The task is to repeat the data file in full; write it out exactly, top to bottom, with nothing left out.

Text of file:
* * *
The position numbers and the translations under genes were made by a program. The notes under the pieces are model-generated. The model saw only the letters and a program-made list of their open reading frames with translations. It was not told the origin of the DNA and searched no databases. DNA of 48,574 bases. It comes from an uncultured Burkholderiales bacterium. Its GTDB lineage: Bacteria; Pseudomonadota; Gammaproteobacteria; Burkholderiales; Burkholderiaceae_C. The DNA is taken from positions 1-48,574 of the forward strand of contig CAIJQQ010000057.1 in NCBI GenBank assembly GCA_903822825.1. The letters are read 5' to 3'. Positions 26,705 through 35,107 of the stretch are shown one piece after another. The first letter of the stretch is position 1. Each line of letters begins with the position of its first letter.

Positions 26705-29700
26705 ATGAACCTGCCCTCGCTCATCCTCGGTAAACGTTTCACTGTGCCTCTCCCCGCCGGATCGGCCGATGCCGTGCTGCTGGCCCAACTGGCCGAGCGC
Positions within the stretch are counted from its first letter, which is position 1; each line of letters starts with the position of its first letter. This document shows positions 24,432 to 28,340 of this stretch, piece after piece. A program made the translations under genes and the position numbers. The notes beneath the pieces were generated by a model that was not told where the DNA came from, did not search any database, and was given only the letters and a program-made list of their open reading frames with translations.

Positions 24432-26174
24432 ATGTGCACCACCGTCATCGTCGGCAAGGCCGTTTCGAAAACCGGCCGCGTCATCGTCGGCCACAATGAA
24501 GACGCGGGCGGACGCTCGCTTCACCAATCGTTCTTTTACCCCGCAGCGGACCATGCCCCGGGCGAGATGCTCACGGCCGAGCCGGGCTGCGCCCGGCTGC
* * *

The position numbers and the translations under genes were made by a program. The notes under the pieces are model-generated. The model saw only the letters and a program-made list of their open reading frames with translations. It was not told the origin of the DNA and searched no databases. DNA of 48,574 bases. It comes from an uncultured Burkholderiales bacterium. Its GTDB lineage: Bacteria; Pseudomonadota; Gammaproteobacteria; Burkholderiales; Burkholderiaceae_C. The DNA is taken from positions 1-48,574 of the forward strand of contig CAIJQQ010000057.1 in NCBI GenBank assembly GCA_903822825.1. The letters are read 5' to 3'. Positions 26,705 through 35,107 of the stretch are shown one piece after another. The first letter of the stretch is position 1. Each line of letters begins with the position of its first letter.

Positions 26705-29700
26705 ATGAACCTGCCCTCGCTCATCCTCGGTAAACGTTTCACTGTGCCTCTCCCCGCCGGATCGGCCGATGCCGTGCTGCTGGCCCAACTGGCCGAGCGC
Positions within the stretch are counted from its first letter, which is position 1; each line of letters starts with the position of its first letter. This document shows positions 24,432 to 28,340 of this stretch, piece after piece. A program made the translations under genes and the position numbers. The notes beneath the pieces were generated by a model that was not told where the DNA came from, did not search any database, and was given only the letters and a program-made list of their open reading frames with translations.

Positions 24432-26174
24432 ATGTGCACCACCGTCATCGTCGGCAAGGCCGTTTCGAAAACCGGCCGCGTCATCGTCGGCCACAATGAA
24501 GACGCGGGCGGACGCTCGCTTCACCAATCGTTCTTTTACCCCGCAGCGGACCATGCCCCGGGCGAGATGCTCACGGCCGAGCCGGGCTGCGCCCGGCTGC